The festive farm store is filled with jars of homemade pickles and jams, gift baskets, pies and frozen meats and sausages from the farm. Christmas trees and wreaths line the porch, and they've stocked cheeses and maple syrup from other Vermont producers.
Around the country, the holiday shopping season is providing an important winter revenue stream for a number of small farms as they try to diversify. Farms are finding local foods like maple syrup and jam are popular gifts, and some are bringing in money with sales of pies, hams and other dishes for holiday tables.
"That keeps us going, hopefully it keeps us going, until May when we open again seven days a week. So it really is important," said co-owner Dana Pape, whose farm stand, now open from Thursday-Monday, will cut back to just weekends on the first of the year. The Papes will continue to go to farmers' markets.
Around the state, the number of holiday farmers' markets is growing, as people become more interested in buying locally and farm fresh food.
"And certainly with the holiday season being a great time of eating, a lot of people are excited about making holiday meals from local foods," said Jean Hamilton, direct marketing coordinator for NOFA Vermont.
On Wednesday, tour director Linda Edelman stocked up on maple syrup, jams and maple popcorn at Morse Farm Maple Sugarworks in East Montpelier to give to clients as gifts. She wants them to remember Vermont while she supports local farmers.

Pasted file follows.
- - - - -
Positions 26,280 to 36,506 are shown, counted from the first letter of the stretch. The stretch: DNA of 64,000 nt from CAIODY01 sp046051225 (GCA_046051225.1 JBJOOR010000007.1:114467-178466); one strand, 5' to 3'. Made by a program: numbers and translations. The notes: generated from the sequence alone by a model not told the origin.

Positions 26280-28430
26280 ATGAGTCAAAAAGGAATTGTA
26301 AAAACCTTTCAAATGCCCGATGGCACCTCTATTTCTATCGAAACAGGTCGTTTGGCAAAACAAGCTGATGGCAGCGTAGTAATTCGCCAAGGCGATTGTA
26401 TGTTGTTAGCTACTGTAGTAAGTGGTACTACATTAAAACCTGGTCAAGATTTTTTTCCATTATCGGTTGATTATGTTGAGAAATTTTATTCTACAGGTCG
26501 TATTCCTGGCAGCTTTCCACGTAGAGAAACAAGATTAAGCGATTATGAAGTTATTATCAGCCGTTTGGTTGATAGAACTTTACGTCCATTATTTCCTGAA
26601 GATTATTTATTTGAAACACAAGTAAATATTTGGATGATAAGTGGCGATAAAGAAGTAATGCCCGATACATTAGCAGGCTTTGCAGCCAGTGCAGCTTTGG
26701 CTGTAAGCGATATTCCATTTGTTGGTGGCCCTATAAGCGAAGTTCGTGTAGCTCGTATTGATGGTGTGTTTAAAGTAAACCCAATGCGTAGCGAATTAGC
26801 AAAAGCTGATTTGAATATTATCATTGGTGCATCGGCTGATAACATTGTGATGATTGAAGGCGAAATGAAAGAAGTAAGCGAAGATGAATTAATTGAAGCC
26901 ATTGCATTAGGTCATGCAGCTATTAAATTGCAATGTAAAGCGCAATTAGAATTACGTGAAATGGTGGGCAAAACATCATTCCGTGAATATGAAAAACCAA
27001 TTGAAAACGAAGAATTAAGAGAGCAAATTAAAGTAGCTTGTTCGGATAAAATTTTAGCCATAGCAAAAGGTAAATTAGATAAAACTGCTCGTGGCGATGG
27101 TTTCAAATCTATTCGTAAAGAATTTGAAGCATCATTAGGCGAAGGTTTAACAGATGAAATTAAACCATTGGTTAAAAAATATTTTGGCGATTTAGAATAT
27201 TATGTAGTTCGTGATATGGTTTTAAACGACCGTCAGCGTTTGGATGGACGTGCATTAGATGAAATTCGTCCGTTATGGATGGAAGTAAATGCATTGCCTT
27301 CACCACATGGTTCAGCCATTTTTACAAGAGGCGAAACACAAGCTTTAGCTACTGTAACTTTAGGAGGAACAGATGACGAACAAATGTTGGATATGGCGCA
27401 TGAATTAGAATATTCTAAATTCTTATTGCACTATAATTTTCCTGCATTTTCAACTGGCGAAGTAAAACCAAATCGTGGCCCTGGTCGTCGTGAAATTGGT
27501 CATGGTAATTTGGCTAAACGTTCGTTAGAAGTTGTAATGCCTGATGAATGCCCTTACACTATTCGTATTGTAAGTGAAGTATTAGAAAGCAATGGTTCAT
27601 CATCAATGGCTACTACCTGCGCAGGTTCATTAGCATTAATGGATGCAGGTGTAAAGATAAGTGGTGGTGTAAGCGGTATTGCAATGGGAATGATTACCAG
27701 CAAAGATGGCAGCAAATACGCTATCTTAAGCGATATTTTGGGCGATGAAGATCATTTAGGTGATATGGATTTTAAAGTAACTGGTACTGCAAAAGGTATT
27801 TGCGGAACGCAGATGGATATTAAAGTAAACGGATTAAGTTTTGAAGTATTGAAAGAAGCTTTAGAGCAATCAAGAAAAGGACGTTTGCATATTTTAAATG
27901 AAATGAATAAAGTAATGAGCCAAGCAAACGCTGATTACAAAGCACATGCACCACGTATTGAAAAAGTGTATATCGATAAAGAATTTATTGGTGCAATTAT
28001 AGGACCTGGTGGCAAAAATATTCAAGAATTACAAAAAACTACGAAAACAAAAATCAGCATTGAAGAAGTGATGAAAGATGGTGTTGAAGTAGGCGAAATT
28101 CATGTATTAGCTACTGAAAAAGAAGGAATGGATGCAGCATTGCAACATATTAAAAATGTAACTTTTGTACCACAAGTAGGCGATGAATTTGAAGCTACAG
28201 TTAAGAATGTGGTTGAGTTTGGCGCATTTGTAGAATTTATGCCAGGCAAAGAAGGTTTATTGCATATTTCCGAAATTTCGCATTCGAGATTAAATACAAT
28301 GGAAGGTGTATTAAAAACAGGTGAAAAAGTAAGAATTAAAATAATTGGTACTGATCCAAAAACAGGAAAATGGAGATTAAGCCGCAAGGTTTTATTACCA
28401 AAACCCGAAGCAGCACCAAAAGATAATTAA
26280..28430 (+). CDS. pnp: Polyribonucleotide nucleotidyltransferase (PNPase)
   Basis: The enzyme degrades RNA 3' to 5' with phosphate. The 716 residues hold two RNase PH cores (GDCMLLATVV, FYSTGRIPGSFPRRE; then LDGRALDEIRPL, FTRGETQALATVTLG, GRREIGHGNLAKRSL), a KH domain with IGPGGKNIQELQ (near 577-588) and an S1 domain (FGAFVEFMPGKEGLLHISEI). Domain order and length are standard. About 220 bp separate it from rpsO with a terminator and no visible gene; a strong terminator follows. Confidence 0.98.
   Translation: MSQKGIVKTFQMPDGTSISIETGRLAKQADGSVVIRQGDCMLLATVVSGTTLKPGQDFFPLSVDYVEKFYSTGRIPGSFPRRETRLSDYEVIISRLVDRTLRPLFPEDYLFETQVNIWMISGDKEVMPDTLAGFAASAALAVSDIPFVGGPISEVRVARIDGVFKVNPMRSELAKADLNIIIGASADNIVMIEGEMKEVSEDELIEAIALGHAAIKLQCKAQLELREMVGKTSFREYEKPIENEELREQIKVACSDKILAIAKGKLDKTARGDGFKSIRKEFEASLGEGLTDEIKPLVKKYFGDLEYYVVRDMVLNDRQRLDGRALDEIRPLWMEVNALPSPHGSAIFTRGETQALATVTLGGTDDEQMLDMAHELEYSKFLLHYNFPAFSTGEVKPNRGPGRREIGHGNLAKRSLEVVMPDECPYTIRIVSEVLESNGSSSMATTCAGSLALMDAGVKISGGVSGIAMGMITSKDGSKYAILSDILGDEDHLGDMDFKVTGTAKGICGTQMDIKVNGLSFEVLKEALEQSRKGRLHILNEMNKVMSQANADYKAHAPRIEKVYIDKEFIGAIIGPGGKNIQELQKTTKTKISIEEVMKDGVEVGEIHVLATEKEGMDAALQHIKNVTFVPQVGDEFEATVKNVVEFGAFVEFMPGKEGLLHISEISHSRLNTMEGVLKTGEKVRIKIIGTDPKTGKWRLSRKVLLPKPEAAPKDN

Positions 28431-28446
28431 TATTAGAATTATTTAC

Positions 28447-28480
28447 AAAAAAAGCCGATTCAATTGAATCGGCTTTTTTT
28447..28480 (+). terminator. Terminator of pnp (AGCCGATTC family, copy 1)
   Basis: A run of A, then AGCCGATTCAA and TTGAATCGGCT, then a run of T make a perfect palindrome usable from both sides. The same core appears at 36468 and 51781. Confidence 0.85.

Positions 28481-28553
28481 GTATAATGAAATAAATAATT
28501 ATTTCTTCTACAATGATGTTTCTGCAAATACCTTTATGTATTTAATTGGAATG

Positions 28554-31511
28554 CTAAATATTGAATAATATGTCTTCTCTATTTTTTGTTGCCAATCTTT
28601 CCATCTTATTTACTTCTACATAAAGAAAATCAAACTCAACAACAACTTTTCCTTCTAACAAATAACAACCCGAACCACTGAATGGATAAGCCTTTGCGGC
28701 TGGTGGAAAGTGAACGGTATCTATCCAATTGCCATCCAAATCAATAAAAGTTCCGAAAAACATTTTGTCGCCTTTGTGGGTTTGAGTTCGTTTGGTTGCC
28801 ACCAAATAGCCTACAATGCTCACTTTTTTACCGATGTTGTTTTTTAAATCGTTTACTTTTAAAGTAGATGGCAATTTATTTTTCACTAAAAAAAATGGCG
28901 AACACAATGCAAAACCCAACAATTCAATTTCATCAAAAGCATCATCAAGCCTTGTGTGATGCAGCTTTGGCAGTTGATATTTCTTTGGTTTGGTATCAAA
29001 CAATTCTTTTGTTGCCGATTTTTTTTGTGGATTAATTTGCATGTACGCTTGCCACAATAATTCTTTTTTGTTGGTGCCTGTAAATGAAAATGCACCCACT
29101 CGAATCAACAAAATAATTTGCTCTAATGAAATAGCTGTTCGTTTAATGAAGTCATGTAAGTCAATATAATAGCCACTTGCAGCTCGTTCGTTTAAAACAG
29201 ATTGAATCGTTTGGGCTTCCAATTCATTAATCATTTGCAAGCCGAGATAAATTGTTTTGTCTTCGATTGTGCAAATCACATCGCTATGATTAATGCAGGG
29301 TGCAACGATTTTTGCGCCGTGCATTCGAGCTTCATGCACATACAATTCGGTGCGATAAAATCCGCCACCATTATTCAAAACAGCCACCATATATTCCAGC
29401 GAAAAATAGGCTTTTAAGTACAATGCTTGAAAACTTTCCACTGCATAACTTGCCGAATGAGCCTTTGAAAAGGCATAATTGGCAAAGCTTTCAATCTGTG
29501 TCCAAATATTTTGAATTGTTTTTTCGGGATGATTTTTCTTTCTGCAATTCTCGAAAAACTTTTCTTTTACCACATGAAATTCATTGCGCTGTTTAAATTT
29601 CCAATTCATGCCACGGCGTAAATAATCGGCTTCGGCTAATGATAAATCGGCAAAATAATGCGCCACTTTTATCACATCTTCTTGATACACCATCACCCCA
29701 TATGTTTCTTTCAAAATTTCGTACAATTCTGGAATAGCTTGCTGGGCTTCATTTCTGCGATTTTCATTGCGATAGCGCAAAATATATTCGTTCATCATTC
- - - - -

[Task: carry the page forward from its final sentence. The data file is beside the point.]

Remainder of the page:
"I just really like supporting the local people," said Edelman of Montpelier.
Clements Ridge Produce in Clements, Calif., in San Joaquin County, is still selling oranges, mandarins and avocados, but the big sellers this time of year are its 18 varieties of pies and gift boxes with nuts and jellies and jams made from berries raised on the farm.
"Ninety percent of our December business is gifty items," said owner Mick McQueen, a wine grape grower who also raises strawberries, raspberries, cherries and boysenberries. "Between Thanksgiving and Christmas, we do a huge pie business. And probably pies are about 30 or 40 percent or maybe more of our business for the year."
Cherry season went by six months ago in Michigan, but the fruit is still popular this time of year.
Cherry Republic, a gourmet food company that sells cherry products made from fruit grown at area orchards, does nearly half of its sales for the year during the holidays, said Nancy Henry, director of Cherry Republic's retail operations in Glen Arbor, Mich.
"We have a very, very large mail order business and we're in the midst of it right now," she said.
The company was started in part to provide a market for area cherry growers year-round.
For Shoreline Fruit, which sells dried cherries to consumers and companies like Cherry Republic that package and resell them, about 30 percent of sales happen in November and December.
Fruit can be a welcome diversion from the sweets during the holidays.
Peter Wolfe Ranch, a small family farm in Brentwood, Calif., is now selling mandarins, a winter crop that ripens during the holidays.
"People might share them with their neighbors or their family, and do that at the holidays to kind of to get away from having quite so many sweets," said Jane Wolfe, who farms with her husband and daughter.
At On the Edge Farm, where Pape and her husband raise ornamental plants, pigs, cows and chickens for eggs, customers might buy a case of jam so they have ready gifts for their child's teacher or a neighbor. Others have taken Pape's suggestion, picking up lamb or pork sausage or beef.
"We will have people come and buy a quarter side of beef as a Christmas present or an eighth, on a regular basis," she said.